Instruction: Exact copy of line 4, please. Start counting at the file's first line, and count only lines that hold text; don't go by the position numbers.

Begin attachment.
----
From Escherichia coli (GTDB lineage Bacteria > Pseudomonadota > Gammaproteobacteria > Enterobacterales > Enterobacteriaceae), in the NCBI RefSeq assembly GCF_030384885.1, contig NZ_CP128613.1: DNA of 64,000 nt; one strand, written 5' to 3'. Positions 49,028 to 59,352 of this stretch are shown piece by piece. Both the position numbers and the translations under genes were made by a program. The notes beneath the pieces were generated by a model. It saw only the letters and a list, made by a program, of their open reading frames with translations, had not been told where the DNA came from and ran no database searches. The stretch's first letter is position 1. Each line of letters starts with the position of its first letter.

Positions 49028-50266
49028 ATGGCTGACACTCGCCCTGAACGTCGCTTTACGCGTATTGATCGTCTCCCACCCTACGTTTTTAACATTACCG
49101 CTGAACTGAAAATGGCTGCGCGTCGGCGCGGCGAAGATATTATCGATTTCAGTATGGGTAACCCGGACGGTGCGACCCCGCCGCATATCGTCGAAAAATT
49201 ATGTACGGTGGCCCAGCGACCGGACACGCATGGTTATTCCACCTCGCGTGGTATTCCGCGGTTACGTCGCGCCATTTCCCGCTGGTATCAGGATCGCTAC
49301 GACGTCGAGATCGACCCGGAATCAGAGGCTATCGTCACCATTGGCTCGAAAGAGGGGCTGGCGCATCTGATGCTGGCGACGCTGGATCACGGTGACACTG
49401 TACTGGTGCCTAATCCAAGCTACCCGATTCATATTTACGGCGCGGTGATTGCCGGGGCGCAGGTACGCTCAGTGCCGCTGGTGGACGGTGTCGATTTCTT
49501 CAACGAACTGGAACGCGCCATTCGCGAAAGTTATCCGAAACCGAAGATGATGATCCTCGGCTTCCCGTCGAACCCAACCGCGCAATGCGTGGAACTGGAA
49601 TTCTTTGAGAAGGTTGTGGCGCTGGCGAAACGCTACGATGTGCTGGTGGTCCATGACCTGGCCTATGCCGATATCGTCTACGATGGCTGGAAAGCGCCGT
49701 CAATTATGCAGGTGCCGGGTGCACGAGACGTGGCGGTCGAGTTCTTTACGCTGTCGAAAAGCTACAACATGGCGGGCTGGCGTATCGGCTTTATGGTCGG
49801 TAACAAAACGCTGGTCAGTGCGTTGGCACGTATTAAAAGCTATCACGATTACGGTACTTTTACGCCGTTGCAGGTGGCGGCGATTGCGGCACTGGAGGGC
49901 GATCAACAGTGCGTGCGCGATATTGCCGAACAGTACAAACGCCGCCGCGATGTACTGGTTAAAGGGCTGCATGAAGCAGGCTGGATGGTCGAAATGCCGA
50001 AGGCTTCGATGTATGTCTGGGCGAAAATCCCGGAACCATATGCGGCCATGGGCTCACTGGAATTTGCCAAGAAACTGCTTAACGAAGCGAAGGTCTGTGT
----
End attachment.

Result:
49101 CTGAACTGAAAATGGCTGCGCGTCGGCGCGGCGAAGATATTATCGATTTCAGTATGGGTAACCCGGACGGTGCGACCCCGCCGCATATCGTCGAAAAATT